www.baltimoresun.com/news/bal-te.journal05nov05,0,4249459.column

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By Stephanie Desmon

Real, live courtroom drama

Sniper: The handful of seats for the public at the John Allen Muhammad trial in Virginia are awarded by lottery.

Sun Journal

November 5, 2003

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VIRGINIA BEACH, Va. - It's the hottest ticket in town right now, a seat in the tiny courtroom where Washington-area sniper suspect John Allen Muhammad is fighting for his life.

And it will take luck - not money - to snag one.

Courtroom 10 stretches back just five rows, with seating for 50 spectators. Many of the spaces are reserved for the media and for members of the sniper task force. But a lottery system is giving anyone who is interested a chance to grab one of five spots available to the public for each day of the trial, which could last four to six weeks.

More than 2,100 people put their names in via the Internet and telephone hoping to get a seat. The list keeps growing and people are still allowed to sign up. People have come from as far away as Maryland and Northern Virginia, the regions that bore the brunt of fear over three weeks in October 2002, when snipers went on a random killing rampage.

Each week, the Virginia Beach Sheriff's Office is sending out letters notifying the chosen of which day they are expected in court. They can't trade. They must show up that day or lose their chance to sit in their courtroom seat, several feet away from Muhammad.

"I really wanted to see him up close," says Jo Murray, a Virginia Beach resident who sat in on the trial's first day. She got an unexpected treat: She saw opening arguments and witnessed Muhammad's brief stint as his own attorney.

For the first week of the trial, there wasn't time to send out letters, so Murray and her fellow trial-watchers got phone calls on the Friday night before. Still, Murray was able to take the day off from her job at nearby Oceana Naval Base and make it to court.

"I wanted to see what the defense was going to put on with the overwhelming evidence against them," she says.

Speaking to the public viewers gives a small glimpse into what kind of impression the defendant might be making on the jurors, who are in their assigned seats every day.

Murray isn't exactly impressed with Muhammad's legal skills: "He was a fool. His opening statement was a bunch of mumble-jumble. I don't see how he helped himself whatsoever. I think he did himself damage."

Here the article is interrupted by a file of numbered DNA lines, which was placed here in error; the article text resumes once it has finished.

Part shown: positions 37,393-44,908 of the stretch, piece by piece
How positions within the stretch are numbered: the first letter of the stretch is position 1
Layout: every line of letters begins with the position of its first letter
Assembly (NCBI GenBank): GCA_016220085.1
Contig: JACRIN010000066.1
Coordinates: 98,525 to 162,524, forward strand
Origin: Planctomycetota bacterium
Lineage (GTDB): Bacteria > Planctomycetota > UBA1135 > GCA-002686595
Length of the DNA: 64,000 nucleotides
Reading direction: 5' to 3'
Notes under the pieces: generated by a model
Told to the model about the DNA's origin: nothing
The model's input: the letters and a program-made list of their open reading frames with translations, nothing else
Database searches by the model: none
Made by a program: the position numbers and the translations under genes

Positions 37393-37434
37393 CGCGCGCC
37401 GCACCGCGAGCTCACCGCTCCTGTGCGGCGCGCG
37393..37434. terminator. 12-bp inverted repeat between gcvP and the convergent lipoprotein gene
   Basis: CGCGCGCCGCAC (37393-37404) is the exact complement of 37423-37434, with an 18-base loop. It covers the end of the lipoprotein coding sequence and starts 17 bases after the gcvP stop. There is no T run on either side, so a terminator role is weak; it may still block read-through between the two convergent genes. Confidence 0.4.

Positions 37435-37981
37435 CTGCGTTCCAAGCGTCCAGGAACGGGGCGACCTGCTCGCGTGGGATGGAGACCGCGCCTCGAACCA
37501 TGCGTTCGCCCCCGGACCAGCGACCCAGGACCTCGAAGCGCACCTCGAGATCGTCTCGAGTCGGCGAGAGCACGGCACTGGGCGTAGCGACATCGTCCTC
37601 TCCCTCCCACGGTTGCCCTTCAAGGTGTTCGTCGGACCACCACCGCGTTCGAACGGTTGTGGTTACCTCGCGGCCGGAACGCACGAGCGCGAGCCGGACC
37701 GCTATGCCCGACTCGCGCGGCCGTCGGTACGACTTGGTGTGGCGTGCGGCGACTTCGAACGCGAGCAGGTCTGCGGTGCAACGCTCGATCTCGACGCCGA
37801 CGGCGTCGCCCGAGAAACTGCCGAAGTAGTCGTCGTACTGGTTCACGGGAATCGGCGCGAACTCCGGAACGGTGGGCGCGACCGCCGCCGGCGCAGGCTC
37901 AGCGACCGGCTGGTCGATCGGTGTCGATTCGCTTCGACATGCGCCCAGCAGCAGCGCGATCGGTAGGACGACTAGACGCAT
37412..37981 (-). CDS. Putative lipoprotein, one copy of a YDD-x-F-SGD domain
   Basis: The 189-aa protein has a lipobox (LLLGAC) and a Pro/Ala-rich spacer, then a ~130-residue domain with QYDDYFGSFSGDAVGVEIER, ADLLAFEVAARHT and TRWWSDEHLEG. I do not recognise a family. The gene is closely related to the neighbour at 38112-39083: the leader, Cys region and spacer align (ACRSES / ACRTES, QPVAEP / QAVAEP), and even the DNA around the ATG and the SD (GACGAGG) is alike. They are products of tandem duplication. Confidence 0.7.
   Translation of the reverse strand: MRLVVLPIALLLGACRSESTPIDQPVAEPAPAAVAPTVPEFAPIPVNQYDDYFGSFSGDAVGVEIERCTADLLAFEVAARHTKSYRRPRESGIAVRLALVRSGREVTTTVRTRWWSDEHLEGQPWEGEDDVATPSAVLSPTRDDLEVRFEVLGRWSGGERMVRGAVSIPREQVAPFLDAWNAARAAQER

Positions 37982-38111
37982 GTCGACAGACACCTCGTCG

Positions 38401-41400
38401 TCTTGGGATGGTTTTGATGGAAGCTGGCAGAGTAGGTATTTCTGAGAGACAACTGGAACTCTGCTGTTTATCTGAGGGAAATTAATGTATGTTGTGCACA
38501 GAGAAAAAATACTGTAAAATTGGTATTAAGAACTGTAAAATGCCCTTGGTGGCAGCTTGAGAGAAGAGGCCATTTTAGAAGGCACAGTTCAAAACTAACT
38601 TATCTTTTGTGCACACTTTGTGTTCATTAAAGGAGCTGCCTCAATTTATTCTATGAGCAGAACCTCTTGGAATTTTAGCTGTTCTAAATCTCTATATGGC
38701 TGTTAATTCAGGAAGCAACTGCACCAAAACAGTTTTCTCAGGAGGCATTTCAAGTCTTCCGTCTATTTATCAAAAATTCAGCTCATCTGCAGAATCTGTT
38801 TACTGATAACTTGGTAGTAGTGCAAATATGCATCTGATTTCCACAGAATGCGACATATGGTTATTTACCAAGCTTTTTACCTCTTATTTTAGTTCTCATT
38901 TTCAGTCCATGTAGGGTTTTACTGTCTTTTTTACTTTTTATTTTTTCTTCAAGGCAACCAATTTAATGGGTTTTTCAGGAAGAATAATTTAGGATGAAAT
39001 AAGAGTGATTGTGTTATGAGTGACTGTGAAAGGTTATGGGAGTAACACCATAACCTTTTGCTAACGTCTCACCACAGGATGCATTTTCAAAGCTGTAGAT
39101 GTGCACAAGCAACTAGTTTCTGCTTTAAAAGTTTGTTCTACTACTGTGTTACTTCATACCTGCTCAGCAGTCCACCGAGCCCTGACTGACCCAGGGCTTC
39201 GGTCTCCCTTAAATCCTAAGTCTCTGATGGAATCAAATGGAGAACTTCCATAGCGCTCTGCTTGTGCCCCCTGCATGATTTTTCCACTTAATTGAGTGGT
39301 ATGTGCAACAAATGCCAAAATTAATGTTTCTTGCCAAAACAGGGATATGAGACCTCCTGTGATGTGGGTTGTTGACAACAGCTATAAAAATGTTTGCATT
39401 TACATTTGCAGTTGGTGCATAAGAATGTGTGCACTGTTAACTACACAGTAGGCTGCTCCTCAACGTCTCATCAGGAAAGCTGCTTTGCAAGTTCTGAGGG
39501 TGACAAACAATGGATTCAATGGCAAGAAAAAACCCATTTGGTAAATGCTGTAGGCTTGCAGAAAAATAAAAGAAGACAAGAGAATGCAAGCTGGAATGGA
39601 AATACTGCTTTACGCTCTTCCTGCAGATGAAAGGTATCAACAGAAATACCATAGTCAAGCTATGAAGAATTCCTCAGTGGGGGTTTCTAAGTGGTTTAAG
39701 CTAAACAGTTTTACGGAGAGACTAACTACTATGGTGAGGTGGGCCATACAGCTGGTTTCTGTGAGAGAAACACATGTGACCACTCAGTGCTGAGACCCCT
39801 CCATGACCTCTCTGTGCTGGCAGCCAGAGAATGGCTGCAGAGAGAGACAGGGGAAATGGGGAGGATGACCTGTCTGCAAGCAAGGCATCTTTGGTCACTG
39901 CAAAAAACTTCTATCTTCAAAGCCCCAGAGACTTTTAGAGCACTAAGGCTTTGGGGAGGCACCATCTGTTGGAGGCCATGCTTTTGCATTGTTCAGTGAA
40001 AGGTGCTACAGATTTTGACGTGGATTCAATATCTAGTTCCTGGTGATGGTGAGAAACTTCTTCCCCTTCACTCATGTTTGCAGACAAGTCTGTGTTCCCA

Patricia Moonis finds it a little harder to get the day off from her job: She is a stay-at-home mother of seven, ranging in age from 10 months to 12 years.

She talked her husband into taking a day off from his job so she could travel the 45 minutes from Newport News. She was more impressed with Muhammad, though by the time she arrived - two days after Murray - he had decided to let his attorneys back on the case.

On Moonis' day in court, the 18-year-old co-defendant, Lee Boyd Malvo, was brought into court in an orange jumpsuit to be identified by a witness. Muhammad "looks like an ordinary guy and Malvo looks like a kid," Moonis, 37, says. "If they came to my door, I would not have suspected a thing."

She was so fascinated by her day in court, she says, "I want to go every day now."

Most of those captivated by the trial in a case that gripped the region have to settle for snippets of information on the evening news or accounts in the morning papers. It is not being broadcast on TV. Those coveted courtroom seats are the only way for members of the public to see any of the action themselves.

This week, Adam Goodman, a 23-year-old journalism major at the University of Maryland in College Park, is among those in the courtroom. When he got the letter from the sheriff's office, at first he wondered, "what did I do wrong?" Then he remembered the lottery.

He lived through the events of a year ago. "They never struck anyone right around our area but everyone I knew was directly affected by it," he says.

This semester, he is living at home in Virginia Beach, doing tutoring, painting, any odd job someone will pay him to do. So he was happy to be called to witness the denouement of what he and others went through. "It'll be something I'll be able to remember," he says. "It's big news. It's just a story of interest."

A junkie of those Law and Order reruns and Court TV, 45-year-old Virginia Beach computer systems analyst Eunice Smith shares the back row with Goodman this week. She is surprised to see how freely Muhammad is allowed to move about the courtroom, going back and forth to the bench when his lawyers confer with the judge.

She is intrigued by the testimony she heard from Muhammad's first cousin Charlene Anderson, who described a visit from Muhammad and Malvo a month or two before the deadly shootings that began in Montgomery County.

Anderson testified that she let Muhammad and Malvo spend the night at her home in Baton Rouge, La., and that Muhammad showed her a military-style rifle. But she wouldn't let them stay another night. She had a funny feeling about her cousin's companion.

"She felt something strange about Malvo and she didn't know what, so she made an excuse to get him out," Smith says. "I probably would have done the same."

While Smith was glad to be chosen against fairly long odds to watch the trial, she wishes her luck had come through at a more fortuitous time.

"Too bad it wasn't the real lottery," she laughs. "Why couldn't I win that?"